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Port 106 Details

known port assignments and vulnerabilities
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Port(s) Protocol Service Details Source
106 tcp poppassd (TCP) poppassd (aka. epass) allows passwords to be changed on POP servers. Traditionally, users would have to have shell (Telnet) accounts on the servers in order to change their passwords. This allows users with just POP access to change their passwords.
The exchange looks something like:

S: 200 Hello
C: user robert
S: 300 Please send current password
C: pass mypassword
S: 200 send New Pass Word
C: newpass newpassword
S: 200 successful
C: quite

Protocol was originally developed for Eudora. Eudora Internet Mail Server vs. 1.2, 2.0, 2.01. DoS If you connect to this server and enter the command "USER xxxxxx" with more than 1000 characters, this service will crash.

Apple Mac OS X Password Server and City of Heroes also use this port.

Mail Management Agent (MAILMA) (a.k.a. Mail Management Server) in Rockliffe MailSite and earlier generates different responses depending on whether or not a username is valid, which allows remote attackers to enumerate valid usernames via user requests to TCP port 106.
References: [CVE-2006-0129]

Buffer overflow in Eudora Internet Mail Server (EIMS) 2.01 and earlier on MacOS systems allows remote attackers to cause a denial of service via a long USER command to port 106.
References: [CVE-1999-1113] [BID-75]
106 tcp 3com-tsmux 3COM-TSMUX SANS
106 tcp pop3pw Eudora compatible PW changer SANS
106 udp 3com-tsmux SANS
106 tcp pop3pw Eudora compatible PW changer Nmap
106 udp 3com-tsmux 3com-tsmux Nmap
106 tcp,udp 3com-tsmux 3COM-TSMUX. Known Unauthorized Use on 106 IANA
7 records found
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External Resources
SANS Internet Storm Center: port 106

Port numbers in computer networking represent communication endpoints. Ports are unsigned 16-bit integers (0-65535) that identify a specific process, or network service. IANA is responsible for internet protocol resources, including the registration of commonly used port numbers for well-known internet services.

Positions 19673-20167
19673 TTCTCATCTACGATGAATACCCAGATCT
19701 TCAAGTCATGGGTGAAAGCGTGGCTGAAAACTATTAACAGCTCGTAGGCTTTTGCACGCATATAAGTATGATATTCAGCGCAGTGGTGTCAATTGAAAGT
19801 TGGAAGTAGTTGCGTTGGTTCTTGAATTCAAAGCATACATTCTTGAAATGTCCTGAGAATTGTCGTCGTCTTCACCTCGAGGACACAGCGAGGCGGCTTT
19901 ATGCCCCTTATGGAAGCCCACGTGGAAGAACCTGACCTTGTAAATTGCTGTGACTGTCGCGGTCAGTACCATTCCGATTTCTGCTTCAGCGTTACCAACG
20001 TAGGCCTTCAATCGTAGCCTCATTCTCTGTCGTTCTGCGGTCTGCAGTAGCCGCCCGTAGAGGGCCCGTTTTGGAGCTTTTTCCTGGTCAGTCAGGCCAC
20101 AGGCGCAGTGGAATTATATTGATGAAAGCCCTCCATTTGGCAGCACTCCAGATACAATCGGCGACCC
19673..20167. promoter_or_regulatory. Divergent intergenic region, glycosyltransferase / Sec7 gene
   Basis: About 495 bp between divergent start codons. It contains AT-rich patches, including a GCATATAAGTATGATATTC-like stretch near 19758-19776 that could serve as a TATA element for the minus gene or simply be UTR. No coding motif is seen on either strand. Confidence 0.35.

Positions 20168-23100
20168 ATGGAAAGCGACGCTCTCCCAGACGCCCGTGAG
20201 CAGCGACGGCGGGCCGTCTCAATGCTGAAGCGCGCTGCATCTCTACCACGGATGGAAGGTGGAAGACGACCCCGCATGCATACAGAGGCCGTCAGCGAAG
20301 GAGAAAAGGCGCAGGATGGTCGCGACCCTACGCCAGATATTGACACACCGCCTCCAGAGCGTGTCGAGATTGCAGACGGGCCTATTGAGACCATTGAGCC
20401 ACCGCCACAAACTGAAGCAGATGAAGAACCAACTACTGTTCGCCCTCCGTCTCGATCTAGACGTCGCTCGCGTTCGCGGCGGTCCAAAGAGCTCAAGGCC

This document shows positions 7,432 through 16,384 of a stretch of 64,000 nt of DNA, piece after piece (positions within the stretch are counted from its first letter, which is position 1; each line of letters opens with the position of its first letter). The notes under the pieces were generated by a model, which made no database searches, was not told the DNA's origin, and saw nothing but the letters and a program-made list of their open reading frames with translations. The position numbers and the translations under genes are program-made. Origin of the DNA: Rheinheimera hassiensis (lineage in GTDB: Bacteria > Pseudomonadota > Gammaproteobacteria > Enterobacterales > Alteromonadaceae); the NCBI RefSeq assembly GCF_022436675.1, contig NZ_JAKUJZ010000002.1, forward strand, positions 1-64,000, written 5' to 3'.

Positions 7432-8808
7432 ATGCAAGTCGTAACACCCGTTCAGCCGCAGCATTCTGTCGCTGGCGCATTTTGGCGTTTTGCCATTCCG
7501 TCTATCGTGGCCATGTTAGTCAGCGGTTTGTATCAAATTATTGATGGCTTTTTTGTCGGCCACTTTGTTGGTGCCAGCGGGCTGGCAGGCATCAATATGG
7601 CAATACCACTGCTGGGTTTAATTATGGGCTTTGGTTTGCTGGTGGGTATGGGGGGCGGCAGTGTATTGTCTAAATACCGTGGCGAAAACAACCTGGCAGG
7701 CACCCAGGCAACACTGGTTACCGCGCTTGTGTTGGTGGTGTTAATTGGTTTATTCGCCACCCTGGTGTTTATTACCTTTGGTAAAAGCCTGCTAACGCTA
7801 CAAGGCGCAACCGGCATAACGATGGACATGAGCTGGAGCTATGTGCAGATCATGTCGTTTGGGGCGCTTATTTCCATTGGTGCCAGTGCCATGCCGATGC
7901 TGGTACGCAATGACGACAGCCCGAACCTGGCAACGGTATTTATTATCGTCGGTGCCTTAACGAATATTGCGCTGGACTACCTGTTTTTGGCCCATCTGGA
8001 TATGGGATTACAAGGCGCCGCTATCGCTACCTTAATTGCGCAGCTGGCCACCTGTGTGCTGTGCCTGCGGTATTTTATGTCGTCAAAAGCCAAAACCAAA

Well Known Ports: 0 through 1023.
Registered Ports: 1024 through 49151.
Dynamic/Private : 49152 through 65535.

TCP ports use the Transmission Control Protocol, the most commonly used protocol on the Internet and any TCP/IP network. TCP enables two hosts to establish a connection and exchange streams of data. TCP guarantees delivery of data and that packets will be delivered in the same order in which they were sent. Guaranteed communication/delivery is the key difference between TCP and UDP.

UDP ports use the Datagram Protocol. Like TCP, UDP is used in combination with IP (the Internet Protocol) and facilitates the transmission of datagrams from one computer to applications on another computer, but unlike TCP, UDP is connectionless and does not guarantee reliable communication; it's up to the application that received the message to process any errors and verify correct delivery. UDP is often used with time-sensitive applications, such as audio/video streaming and realtime gaming, where dropping some packets is preferable to waiting for delayed data.

When troubleshooting unknown open ports, it is useful to find exactly what services/processes are listening to them. This can be accomplished in both Windows command prompt and Linux variants using the "netstat -aon" command. We also recommend runnig multiple anti-virus/anti-malware scans to rule out the possibility of active malicious software. For more detailed and personalized help please use our forums.

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